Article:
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A huge air-bubble.  It looks like Batman flew through the center of my loaf……or is that a sad face I see…..my research tells me the oven could have been too hot, I could left my dough to prove for too long, I could have just inadvertently folded a huge air-bubble into my dough…..I just don’t know.  I am very disappointed, but the bread itself is perfectly edible.  I still have the starter on the go, and so I will definitely make this bread again soon, and I have more confidence in what to expect.  I am determined to get it right!

Wherever you are, whatever you are doing, I wish you a peaceful weekend 🙂

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Chocolate Cupcakes with Peanut Butter Frosting

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I am still looking for different ways to use the leftover ground almonds I have (remember my marmalade loaf cake?)  I will probably end up adding it to my muesli mix in the end, but I did manage to use up some of it in these cupcakes.

I found this recipe for chocolate and almond cupcakes on the Sainsbury’s recipes website.  What’s not to love about a chocolate cupcake, eh!!  I wanted to do something slightly different for the frosting though, and peanut butter came to mind.  Chocolate and peanut butter?  Win-win.

Ground almonds in a cake batter always gives a different texture to a standard sponge mixture.  It works very well in a lot of cases.

The recipe itself is the ‘standard cream the butter and sugar, add eggs and then add dry ingredients’ format. Although the recipe didn’t call for it, I added a teaspoon of vanilla paste to the cake batter, because after all, what’s life without a bit of deviation!!

I really do need a holiday.  My focus is not strong and I found myself thinking what the hell and being just a bit too casual about the whole process.  I have made cupcakes plenty of times, and more than enough times to know things can and do go wrong.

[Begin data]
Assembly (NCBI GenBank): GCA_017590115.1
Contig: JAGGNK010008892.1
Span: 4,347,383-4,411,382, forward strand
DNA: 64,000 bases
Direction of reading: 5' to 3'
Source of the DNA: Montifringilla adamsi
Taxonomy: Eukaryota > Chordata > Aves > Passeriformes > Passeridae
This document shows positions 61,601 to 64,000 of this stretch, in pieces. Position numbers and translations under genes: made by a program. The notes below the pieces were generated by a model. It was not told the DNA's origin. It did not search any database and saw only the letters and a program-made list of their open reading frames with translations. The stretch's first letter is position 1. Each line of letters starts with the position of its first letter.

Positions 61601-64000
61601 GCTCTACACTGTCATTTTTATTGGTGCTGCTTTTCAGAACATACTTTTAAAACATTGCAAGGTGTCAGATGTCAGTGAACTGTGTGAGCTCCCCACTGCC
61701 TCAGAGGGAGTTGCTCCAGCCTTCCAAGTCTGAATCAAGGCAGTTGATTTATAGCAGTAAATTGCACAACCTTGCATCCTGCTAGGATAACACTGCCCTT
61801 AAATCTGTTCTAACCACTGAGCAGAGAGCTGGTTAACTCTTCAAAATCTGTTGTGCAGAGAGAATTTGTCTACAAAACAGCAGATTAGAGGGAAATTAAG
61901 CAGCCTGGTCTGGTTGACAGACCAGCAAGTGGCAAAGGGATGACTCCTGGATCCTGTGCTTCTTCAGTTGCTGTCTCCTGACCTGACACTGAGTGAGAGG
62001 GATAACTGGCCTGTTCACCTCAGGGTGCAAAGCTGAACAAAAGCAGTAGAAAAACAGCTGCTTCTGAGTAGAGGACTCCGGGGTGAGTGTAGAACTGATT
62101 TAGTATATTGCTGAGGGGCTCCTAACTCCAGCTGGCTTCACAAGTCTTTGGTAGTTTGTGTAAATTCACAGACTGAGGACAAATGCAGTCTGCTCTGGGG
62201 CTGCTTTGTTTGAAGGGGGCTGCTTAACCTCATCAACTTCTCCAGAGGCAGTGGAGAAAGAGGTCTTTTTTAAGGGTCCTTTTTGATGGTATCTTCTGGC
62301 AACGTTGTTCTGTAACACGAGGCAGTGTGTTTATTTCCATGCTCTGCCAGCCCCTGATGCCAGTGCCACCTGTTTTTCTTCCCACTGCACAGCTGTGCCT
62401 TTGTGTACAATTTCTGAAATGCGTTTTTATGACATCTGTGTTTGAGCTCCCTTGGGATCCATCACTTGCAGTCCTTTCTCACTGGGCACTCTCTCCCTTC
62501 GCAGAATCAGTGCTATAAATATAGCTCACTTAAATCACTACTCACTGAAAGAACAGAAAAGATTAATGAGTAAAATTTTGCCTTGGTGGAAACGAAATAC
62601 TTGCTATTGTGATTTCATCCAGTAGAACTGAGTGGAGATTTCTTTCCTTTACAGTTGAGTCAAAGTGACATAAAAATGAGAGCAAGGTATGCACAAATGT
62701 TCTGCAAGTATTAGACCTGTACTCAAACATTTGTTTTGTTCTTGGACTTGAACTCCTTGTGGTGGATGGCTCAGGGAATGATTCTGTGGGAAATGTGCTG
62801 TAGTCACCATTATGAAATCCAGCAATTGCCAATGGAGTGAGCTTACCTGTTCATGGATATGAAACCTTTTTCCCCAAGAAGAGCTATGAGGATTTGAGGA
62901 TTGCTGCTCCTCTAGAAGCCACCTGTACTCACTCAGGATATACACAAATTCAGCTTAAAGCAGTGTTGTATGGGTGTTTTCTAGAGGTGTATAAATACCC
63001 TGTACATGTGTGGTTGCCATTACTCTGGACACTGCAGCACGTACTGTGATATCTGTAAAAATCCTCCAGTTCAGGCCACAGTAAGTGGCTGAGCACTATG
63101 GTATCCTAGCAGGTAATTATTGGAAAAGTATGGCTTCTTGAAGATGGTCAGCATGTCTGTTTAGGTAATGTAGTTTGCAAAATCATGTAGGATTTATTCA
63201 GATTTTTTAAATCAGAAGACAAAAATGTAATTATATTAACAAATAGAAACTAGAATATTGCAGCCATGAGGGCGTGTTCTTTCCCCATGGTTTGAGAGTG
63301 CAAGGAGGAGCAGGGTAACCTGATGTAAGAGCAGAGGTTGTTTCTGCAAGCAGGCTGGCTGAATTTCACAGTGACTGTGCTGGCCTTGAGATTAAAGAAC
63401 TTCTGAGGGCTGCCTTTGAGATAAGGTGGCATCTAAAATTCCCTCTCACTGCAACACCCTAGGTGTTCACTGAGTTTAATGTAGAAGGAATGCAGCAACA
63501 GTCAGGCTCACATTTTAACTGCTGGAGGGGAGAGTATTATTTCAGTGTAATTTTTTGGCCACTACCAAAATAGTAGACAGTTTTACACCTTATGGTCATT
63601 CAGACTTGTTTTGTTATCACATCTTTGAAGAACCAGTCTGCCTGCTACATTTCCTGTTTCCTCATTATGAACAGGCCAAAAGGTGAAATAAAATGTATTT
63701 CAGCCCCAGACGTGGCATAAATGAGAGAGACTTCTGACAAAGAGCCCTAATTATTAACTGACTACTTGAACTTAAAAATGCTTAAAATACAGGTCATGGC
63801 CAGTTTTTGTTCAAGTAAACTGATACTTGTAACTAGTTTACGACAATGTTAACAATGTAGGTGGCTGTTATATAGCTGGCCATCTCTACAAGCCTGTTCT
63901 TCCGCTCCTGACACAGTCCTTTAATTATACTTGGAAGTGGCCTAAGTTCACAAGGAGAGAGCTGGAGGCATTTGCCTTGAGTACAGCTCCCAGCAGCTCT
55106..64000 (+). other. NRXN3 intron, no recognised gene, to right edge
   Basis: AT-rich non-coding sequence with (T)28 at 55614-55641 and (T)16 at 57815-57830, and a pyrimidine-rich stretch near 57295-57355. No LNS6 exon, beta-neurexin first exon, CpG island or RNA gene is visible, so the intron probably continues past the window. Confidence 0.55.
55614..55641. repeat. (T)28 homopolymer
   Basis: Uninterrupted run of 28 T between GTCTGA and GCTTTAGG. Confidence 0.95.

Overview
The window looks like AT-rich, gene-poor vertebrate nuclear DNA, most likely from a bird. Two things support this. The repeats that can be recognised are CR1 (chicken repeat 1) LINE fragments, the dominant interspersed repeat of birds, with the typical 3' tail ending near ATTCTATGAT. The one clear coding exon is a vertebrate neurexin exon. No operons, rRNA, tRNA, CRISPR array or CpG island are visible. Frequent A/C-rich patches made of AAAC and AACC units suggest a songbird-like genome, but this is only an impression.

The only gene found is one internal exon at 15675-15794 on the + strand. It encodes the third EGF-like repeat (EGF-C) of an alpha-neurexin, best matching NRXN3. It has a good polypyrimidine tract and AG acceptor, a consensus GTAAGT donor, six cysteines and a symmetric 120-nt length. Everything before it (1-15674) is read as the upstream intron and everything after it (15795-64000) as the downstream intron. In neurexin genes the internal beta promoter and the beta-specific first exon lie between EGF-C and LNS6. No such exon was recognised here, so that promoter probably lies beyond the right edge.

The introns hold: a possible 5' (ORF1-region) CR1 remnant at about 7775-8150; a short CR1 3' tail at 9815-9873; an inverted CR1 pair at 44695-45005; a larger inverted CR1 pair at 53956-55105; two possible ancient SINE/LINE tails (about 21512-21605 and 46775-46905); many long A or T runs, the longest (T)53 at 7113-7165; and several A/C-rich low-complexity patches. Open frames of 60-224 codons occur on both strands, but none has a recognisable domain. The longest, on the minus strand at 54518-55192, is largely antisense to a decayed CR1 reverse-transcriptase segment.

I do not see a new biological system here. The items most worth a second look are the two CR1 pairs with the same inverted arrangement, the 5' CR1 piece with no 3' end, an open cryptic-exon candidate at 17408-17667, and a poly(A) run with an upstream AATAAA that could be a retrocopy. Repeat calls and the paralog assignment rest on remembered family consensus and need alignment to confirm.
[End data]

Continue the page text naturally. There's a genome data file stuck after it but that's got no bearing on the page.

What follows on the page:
This recipe claims to make 12 cupcakes, but I only managed to eke out 10 from the mixture.  You know when you read the ingredients and think….surely not, there’s not enough here….and then you find it really only stretched to 10 cupcakes after all.  I shouldn’t complain because the cupcake recipes I most often use claim to make 12 cupcakes and I get 18 out of them (smug face).

I looked up different recipes for peanut butter frosting but they all had ingredients I didn’t want to use.  In the end I decided to wing it.  I was so convinced the cakes would be a disaster that I didn’t measure what I did.  Dear reader, I put some softened butter in a bowl, threw in some icing sugar, some vanilla essence and whisked it until it was light and fluffy.  Dust cloud alert:  mix well with a spoon before applying the electric whisk! Then I threw in a large quantity of peanut butter and whisked again.  Quantities?  I don’t know.  But it worked.  You can’t go far wrong with a frosting.

The end result:  the cupcake is light and fluffy.  I personally would have preferred a slightly more deep chocolatey flavour, but it’s fine as it is.  I don’t know if that would have been the difference between using cocoa powder versus melted chocolate in the batter.  The frosting is delicious (of course I licked the bowl) it has a good peanut butter flavour, but not overpowering and is not over-sweet.

Wherever you are, whatever you are doing, I wish you a peaceful weekend 🙂

 

Coconut & Lime Drizzle Cake

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I love lime and I love coconut, and together they make a heavenly combination.  I saw this recipe for a lime and coconut drizzle cake in Sainsbury’s Magazine, and knew I had to try it.  I have always fancied substituting lemons for limes in a lemon drizzle cake and here was my chance, with the addition of coconut.

This is a fairly standard loaf cake recipe, easy to follow and easy to do. I followed the recipe for the most part, other than not using coconut flakes for the topping, and I used 4 limes for the drizzle instead of 3.

The recipe calls for the addition of coconut milk and I used slightly more than called for.  I was mixing the butter and sugar with my electric whisk but instead of becoming light and fluffy, it had the consistency of gritty bread crumbs.  I didn’t want to add more butter to the recipe, so I added a couple of tablespoons of coconut milk to the butter and sugar, and that helped create the right texture.

Personally I find that when adding zest to the mixture and whisking it, the zest seems to collect on the whisk in great big clumps instead of being mixed into the batter.  So although the recipe called for the butter, sugar and zest to be whisked together, I added the zest when I folded in the flour.

The cake baked nicely, rising well and had a good colour.  I like the “drizzle” element of a cake to be nice and sharp, and so I added extra lime juice, and poured the drizzle over the warm cake.